Mentally processing Adam Curtis’ HyperNormalisation

I watched Adam Curtis’ latest documentary HyperNormalisation.  I watched it in two sittings, because it is nearly 3 hours long and there is a lot to think about in it.

I was in two minds about watching it, because his documentaries are mostly made in the same way, so much so that there are now plenty of spoofs out there and even Adam Curtis Bingo.  I didn’t expect there to be anything new about HyperNormalisation.  There would be a mixture of fact and fiction, tenuous connections, loose ends, not to mention the sense of unease I’d feel for days afterwards.

His works have been described as ‘a man pushing a supermarket trolley full of film clips and shouting at passing cars’

What is the value in a view of the past that is potentially not entirely ‘true’?

But I watched it, because I wanted to see what his new thesis was, how he could possibly tell us yet another story about how we got to here.  I wasn’t disappointed.  I have however spent the last 10 days feeling uneasy.

Is it any wonder?  To me the film raised key points which, true or not, lead the viewer to question what is happening now, with a new critical lens.  If you don’t have a spare 3 hours (or 10 days of unease) then The New Yorker has a very fair summary of what’s in the film and its key points.

Since I started watching and thinking about it, lots of questions have been whirling around in my mind.

How much of Brexit or Trump or world conflict/Syria or anything is what it seems, when it has been translated for our consumption and cognition by government sponsored propaganda, corporation-controlled traditional media and our algorithmic social media echo chambers?

How much power does anyone have?  Does the world run on a system that politicians and corporations have the power to change?  To tinker with?  In Curtis World apparently not, the system is unmanageable and that individuals with votes or protests have no power whatsoever.  Because the politicians have no real power, neither do the people who vote for them.  And the angry mob has no vision, no big idea.  They know more about what they don’t want than what they want.

The lack of a vision for how things ought to be is very sad.  In capitalism, there have to be have nots, and so it only really suits the haves and those who believe they could be a have. Communism and global conflict has not been replaced with a liberal vision and collective effort to achieve peace and prosperity.  The world system is chaotic because there are those who just won’t play the game. We get the sense that what will be will not be the result of political planning but the triumph of force, in terms of weapons, technology, ideology or numbers.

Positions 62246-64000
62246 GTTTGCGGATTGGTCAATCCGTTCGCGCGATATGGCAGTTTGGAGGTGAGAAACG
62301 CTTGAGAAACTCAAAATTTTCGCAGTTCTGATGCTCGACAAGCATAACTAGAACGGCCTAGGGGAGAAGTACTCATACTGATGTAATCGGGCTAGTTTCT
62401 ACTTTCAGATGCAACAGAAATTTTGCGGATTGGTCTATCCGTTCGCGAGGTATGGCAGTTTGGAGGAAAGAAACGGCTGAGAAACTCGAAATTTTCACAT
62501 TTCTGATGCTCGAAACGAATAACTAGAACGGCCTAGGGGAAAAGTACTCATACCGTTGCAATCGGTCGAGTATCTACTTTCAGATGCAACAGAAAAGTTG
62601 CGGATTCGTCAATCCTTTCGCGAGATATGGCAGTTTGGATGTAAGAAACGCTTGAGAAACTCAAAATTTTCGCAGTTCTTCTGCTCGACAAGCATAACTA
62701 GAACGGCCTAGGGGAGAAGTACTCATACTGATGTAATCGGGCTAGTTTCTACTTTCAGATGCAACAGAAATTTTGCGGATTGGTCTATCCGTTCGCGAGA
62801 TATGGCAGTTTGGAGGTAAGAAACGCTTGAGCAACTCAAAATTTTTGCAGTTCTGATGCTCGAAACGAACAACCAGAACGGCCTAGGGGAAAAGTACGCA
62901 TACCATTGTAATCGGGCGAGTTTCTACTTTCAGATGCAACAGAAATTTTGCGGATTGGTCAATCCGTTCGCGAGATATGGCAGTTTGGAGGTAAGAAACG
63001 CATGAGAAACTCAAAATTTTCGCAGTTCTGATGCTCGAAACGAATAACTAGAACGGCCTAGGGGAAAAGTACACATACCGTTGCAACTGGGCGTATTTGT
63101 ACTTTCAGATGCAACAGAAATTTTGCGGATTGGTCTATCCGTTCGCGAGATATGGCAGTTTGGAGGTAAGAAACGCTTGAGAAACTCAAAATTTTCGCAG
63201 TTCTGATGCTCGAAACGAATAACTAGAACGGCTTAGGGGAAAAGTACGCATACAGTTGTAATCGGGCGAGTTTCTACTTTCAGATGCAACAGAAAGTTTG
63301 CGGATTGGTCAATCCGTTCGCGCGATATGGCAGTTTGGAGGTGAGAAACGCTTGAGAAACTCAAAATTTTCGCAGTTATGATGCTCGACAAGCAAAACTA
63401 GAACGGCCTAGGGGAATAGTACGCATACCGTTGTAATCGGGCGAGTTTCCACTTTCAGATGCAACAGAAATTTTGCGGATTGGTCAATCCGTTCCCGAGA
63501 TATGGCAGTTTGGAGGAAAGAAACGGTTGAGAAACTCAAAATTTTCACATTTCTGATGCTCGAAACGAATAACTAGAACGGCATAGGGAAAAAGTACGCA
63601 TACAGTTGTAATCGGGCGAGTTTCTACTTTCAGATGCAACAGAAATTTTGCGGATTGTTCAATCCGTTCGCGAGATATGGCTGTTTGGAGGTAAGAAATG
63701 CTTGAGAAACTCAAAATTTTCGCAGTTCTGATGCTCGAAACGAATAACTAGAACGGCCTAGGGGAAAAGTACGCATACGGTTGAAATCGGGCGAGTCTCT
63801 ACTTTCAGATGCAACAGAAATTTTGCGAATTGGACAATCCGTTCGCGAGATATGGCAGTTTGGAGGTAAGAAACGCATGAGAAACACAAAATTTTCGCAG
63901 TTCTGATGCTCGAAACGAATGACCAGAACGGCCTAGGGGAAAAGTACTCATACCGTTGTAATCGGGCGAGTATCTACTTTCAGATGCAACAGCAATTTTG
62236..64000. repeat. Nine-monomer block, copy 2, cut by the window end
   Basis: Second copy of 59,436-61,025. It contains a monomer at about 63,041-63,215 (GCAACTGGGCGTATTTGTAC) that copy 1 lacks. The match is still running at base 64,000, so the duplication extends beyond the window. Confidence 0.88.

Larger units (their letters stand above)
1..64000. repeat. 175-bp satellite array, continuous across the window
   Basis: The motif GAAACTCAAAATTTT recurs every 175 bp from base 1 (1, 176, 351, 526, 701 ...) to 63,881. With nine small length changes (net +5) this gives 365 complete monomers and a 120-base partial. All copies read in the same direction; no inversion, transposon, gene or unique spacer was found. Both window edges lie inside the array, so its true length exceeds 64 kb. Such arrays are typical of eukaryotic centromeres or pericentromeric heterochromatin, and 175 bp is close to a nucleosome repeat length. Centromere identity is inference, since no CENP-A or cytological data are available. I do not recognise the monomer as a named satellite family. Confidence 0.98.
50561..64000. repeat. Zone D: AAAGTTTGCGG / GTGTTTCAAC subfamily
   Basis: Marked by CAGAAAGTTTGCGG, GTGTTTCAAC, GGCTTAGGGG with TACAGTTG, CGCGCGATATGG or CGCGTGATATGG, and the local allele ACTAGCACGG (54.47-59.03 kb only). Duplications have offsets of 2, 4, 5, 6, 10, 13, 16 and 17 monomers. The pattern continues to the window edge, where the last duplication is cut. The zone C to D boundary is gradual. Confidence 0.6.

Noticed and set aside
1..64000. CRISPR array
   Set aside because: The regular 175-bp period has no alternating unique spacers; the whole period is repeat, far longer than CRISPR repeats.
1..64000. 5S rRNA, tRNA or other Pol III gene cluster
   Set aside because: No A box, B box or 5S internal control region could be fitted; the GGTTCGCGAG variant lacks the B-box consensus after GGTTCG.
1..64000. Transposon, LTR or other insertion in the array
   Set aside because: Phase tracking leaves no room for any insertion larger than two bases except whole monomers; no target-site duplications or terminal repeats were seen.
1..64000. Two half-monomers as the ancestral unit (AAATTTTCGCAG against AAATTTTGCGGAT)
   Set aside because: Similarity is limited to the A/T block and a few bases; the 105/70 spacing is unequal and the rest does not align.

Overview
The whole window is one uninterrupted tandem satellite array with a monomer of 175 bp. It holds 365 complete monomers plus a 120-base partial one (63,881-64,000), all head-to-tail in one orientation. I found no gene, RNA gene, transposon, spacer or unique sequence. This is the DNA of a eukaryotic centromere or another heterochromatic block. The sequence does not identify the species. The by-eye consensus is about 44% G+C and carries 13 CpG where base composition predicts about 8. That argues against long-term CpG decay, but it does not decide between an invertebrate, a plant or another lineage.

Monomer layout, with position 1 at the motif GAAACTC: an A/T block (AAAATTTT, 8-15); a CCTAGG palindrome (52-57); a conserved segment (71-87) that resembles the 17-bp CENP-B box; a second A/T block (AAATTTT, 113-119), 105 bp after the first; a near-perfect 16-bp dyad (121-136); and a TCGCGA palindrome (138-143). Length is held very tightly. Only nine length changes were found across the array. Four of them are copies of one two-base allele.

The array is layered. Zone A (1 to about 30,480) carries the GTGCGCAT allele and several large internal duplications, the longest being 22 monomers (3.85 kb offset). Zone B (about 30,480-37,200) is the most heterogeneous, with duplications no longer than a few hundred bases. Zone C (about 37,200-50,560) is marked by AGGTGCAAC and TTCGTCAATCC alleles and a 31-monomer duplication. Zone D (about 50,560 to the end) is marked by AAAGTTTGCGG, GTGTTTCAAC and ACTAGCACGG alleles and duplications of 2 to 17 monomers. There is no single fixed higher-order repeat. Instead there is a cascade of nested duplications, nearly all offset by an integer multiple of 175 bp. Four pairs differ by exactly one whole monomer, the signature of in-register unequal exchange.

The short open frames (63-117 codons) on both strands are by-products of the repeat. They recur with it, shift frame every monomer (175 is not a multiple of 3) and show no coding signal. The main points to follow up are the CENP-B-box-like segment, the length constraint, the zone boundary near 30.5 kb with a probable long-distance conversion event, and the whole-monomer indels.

Is the fear of the mob the new Fear?  ISIS not terrifying enough, we now fear a world without a defined future.  Where crowds are stupid but seem to get what they want.  Where are we going?  We certainly won’t have much of a clue tomorrow if Trump gets in.  But should we fear the mobs of Brexiters and Trump fans?  Or are they the sideshow for the really scary thing we just don’t quite understand?

What big idea could provide people with a vision, what big idea has a workable process, what big idea is achievable on a global scale?  How do you get the world, corporations, religions, ideologies, to cooperate, to collaborate on saving the world?

I love to ask questions and usually I have some answers.  Usually I like a bit of postmodern mindbending.  But I am at a loss. I’m sure most other people are too. Conspiracy or not. Someone sane and kind and nice better come up with a big idea with universal appeal quickly. And make it achievable. I know I’m being a hippie and an idealist but I mean it. I want the world to still be in one piece when my kid grows up.


Filed under Play

2 responses to “Mentally processing Adam Curtis’ HyperNormalisation

  1. Curtis has stated that one possible next step was a return to romanticism. It’s possible, particularly if we don’t trust experts anymore. The change agent of course, is technology. There’s looming on the horizon the battle between the dark enlightenment and the accelerationists.

    I liked this handy four box diagram from Jacobin as well for thinking about a political future.

  2. katebordwell

    Hmmm yes, interesting 4 options. Hope the last one (which seems the most likely) doesn’t happen. BTW how can an enlightenment be dark?

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